Many technical environments are traditionally heirarchical in nature, so in many R&D organizations leadership styles are often the outcome of lord-serf relationships. This situation is an archetype of the academic environment from which so many technical professionals emanate. This leadership style fits well within the heirarchical corporate culture, yet how does one adapt their style to other types of cultures, namely, the market, clan, and adhocracy cultures.
Short answer: flexibility is the trait one needs best to adapt and align with other stakeholders notwithstanding the type of corporate culture, like the approach taken by Strategyn. Clan cultures are typically family owned and dominated by a single dynamic and sometimes charismatic individual who runs almost everything So in some companies, a it is best to be willing to share the limelight and credit yet simultaneously provide “push-back” toward an organizational tendency to switch research initiatives prematurely before fruition. Instead of succumbing to an opportunity du jour environment, a sturdy hand on the rudder approach wins in the long run–in the end, we all need to deliver to provide value.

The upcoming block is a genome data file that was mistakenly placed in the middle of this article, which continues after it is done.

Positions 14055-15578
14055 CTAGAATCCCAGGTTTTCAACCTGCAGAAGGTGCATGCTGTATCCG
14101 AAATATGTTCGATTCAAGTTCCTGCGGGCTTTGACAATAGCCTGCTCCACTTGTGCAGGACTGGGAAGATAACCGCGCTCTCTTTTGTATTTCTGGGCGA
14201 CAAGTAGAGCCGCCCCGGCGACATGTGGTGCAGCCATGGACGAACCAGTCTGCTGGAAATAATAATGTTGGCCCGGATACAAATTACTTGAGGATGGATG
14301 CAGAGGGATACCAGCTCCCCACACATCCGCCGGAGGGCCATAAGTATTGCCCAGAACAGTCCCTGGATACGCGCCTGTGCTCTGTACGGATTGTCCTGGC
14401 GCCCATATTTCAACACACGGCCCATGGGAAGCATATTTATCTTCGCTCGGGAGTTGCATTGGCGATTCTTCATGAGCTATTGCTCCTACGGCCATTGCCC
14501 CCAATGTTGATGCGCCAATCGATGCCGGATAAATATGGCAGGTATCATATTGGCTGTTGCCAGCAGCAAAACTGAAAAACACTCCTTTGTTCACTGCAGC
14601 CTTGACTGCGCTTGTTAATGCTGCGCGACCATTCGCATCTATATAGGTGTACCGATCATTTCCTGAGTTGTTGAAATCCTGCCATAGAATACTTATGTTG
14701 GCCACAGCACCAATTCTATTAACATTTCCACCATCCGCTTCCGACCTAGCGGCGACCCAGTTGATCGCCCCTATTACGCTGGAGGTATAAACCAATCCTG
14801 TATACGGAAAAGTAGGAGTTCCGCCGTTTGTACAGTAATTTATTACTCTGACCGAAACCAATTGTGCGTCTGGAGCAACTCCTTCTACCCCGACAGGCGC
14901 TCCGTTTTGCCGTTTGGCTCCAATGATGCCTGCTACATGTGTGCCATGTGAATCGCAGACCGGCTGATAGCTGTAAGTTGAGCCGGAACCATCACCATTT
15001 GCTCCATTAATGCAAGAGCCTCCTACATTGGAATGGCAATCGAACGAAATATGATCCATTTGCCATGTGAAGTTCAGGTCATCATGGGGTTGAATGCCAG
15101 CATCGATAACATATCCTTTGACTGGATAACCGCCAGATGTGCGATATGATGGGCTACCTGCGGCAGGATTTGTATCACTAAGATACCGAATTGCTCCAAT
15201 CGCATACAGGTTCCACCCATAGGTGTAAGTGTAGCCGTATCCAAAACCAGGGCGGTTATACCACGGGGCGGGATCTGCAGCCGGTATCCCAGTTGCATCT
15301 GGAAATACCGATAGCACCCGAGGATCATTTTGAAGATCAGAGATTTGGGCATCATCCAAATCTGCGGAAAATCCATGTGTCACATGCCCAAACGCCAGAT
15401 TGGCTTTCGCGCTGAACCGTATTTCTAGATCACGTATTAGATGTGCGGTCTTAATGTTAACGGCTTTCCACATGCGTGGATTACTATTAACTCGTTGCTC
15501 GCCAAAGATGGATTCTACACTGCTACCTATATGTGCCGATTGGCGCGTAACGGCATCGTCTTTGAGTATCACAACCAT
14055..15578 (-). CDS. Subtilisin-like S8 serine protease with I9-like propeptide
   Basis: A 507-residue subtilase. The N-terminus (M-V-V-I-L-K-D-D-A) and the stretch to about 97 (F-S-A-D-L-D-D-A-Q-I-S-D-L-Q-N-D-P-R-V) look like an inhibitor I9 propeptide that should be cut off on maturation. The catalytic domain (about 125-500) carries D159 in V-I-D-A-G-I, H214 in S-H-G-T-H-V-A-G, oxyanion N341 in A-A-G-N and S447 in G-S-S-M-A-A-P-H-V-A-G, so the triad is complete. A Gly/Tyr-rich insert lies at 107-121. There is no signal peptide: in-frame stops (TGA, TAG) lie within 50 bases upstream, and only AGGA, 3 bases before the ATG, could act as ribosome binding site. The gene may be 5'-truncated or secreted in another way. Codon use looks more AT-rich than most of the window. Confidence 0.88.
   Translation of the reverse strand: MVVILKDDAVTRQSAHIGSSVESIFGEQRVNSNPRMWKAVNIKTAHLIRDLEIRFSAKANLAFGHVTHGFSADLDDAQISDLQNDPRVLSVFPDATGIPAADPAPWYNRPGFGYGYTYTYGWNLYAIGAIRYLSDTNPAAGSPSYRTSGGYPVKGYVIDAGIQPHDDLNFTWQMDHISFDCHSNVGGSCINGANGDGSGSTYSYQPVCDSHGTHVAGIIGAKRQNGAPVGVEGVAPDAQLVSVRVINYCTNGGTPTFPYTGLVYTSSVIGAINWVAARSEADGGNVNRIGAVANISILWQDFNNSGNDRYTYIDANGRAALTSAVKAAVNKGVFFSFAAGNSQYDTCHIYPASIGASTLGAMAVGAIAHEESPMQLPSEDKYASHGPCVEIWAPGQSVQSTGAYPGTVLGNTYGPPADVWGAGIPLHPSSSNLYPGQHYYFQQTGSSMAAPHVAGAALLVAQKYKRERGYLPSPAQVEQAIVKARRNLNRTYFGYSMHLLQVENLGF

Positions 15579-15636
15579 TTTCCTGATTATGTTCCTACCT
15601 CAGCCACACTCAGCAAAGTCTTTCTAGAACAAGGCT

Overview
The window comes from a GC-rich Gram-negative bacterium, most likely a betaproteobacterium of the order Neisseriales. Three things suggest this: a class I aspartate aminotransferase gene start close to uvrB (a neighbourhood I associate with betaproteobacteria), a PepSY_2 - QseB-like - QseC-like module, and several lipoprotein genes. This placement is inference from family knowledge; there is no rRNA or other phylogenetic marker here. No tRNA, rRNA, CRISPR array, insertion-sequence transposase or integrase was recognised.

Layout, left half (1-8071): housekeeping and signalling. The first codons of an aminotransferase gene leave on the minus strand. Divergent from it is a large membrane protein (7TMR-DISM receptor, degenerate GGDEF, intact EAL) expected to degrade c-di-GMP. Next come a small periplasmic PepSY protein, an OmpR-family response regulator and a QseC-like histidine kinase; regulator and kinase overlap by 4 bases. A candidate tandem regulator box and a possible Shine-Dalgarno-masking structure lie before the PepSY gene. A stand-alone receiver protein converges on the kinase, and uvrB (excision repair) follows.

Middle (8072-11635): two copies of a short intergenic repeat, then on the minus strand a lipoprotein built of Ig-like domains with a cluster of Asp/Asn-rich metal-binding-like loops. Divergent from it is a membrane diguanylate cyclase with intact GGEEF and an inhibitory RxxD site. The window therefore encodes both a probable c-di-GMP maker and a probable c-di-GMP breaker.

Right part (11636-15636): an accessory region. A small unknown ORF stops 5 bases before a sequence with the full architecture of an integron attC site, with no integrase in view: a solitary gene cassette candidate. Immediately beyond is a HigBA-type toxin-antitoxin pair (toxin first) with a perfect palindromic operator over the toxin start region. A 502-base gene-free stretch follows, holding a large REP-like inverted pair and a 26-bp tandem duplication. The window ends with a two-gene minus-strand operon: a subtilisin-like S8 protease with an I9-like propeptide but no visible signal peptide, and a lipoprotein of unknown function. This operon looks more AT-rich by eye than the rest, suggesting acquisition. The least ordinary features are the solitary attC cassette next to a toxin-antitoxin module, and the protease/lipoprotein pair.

Market cultures tend to be highly driven from the view of the marketing department’s needs (typically a good thing), which can quickly change from week to week or month to month, depending on the industry. For most companies with the market culture, the research agenda is set well in advance so it is helpful for sustainability to have small skunk works to augment the innovation effort. The adhocracy culture is innovation driven, so the opinion of the technical leadership looms large in the direction of such companies. Most any leadership style that is non-hierarchical can work, because the company’s progress largely depends on the pace of new deliverables.
In sum, flexibility to the particular culture and adaptability to change helps direct the leadership style that best fits with the culture and align with stakeholders.